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News Article

Euthanasia is not a compassionate solution
Tuesday, April 29, 2014

“Euthanasia advocate Dr Rodney Syme hit the headlines this week when he admitted helping  Steve Guest to commit suicide with the drug Nembutal in 2005,” FamilyVoice national research officer Ros Phillips said today.

“Most people may not realise that Dr Syme admitted exactly the same thing in 2008, on the ABC’s 7.30 Report.  Then, as now, he was hoping to goad parliament into legalising euthanasia.  That did not happen, for good reason.”

Ros Phillips said that  Steve Guest was dying from oesophageal cancer, but refused the palliative care that could have led to a peaceful, dignified death.  Instead, he wanted to use his painful condition to campaign for euthanasia.

“I suspect that Steve Guest had little idea of the impact of legal euthanasia on the morale of the rest of the community,” Ros Phillips said.  “What he called his ‘choice to die’ would rapidly become a ‘duty to die’ for the weak, the elderly and the marginalised.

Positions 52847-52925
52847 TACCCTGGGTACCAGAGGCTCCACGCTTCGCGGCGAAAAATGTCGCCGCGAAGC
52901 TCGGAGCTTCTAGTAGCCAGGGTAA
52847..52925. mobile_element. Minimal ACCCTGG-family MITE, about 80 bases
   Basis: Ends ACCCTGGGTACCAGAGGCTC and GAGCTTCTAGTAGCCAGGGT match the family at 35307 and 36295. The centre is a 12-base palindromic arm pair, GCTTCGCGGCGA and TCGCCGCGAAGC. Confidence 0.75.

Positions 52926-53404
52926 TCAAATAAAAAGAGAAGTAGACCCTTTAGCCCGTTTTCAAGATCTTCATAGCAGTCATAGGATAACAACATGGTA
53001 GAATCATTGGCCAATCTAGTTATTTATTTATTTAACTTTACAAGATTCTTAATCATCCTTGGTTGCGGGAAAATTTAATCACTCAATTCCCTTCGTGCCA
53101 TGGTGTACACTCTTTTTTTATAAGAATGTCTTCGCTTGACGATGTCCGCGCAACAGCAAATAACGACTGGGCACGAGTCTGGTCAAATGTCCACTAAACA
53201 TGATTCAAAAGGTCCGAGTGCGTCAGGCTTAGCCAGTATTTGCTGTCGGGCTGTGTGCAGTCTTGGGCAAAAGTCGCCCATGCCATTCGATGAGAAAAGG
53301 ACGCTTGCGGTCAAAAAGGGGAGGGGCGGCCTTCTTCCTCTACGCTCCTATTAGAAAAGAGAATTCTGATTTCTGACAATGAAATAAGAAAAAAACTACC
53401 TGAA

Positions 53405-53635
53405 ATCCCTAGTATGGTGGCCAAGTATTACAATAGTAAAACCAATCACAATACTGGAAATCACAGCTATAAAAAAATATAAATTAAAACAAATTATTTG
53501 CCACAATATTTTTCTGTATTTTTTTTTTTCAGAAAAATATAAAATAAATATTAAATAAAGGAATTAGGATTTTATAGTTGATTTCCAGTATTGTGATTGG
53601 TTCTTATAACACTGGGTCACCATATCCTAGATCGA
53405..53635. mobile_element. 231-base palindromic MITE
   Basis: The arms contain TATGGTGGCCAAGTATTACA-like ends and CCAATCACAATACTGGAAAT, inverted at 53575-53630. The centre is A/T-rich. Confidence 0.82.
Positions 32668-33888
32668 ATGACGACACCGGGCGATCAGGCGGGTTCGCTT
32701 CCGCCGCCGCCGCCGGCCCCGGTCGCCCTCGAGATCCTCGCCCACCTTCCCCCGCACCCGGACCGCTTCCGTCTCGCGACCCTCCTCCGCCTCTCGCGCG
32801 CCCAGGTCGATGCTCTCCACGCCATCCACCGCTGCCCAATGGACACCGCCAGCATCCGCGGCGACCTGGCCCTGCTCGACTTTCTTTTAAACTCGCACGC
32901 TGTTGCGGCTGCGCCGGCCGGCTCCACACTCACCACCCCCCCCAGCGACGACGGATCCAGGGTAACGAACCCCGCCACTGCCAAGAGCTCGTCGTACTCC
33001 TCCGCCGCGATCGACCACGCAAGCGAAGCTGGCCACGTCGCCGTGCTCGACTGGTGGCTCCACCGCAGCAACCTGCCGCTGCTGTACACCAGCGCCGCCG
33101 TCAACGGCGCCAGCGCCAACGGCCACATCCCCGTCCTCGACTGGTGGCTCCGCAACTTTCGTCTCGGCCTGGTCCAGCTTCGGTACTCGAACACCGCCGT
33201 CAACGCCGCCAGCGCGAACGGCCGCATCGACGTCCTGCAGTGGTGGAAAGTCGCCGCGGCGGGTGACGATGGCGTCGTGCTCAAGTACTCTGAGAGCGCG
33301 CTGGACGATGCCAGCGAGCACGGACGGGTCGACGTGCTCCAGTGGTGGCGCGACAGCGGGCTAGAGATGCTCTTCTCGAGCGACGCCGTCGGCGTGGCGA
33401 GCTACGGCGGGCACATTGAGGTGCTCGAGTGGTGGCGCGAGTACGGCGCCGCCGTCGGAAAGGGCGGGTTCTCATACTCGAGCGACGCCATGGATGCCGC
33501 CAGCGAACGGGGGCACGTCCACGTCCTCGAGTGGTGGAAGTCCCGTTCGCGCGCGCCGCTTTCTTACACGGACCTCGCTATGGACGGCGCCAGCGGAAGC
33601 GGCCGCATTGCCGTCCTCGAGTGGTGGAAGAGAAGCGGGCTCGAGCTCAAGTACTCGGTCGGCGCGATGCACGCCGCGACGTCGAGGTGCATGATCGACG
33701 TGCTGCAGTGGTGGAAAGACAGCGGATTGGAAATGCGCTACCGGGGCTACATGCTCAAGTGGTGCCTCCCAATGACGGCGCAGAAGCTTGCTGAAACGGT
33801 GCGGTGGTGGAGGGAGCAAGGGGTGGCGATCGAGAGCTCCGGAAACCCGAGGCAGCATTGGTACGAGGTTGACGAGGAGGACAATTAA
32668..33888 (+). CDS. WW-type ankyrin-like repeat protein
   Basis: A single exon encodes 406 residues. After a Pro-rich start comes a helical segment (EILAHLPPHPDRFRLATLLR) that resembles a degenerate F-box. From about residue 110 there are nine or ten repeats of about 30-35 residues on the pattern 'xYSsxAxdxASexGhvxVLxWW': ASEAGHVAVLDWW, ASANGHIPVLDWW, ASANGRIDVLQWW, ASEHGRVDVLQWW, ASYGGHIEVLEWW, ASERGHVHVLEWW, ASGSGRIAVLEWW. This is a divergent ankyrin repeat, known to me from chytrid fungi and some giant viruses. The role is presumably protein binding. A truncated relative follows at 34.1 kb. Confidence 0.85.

“No supposed safeguards built into euthanasia legislation have been able to prevent abuse.  Belgium, for example, legalised euthanasia in 2002.  It is already slipping down the slope as medical staff ignore the rules.  Belgium legalised euthanasia for children in February, and some intensive care doctors are now backing legal involuntary euthanasia,” Ros Phillips said.  

Steve Guest did not need Nembutal to die in peace.  Good palliative care, not intentional killing, is the most compassionate solution to his problem.”


  • Human life and dignity

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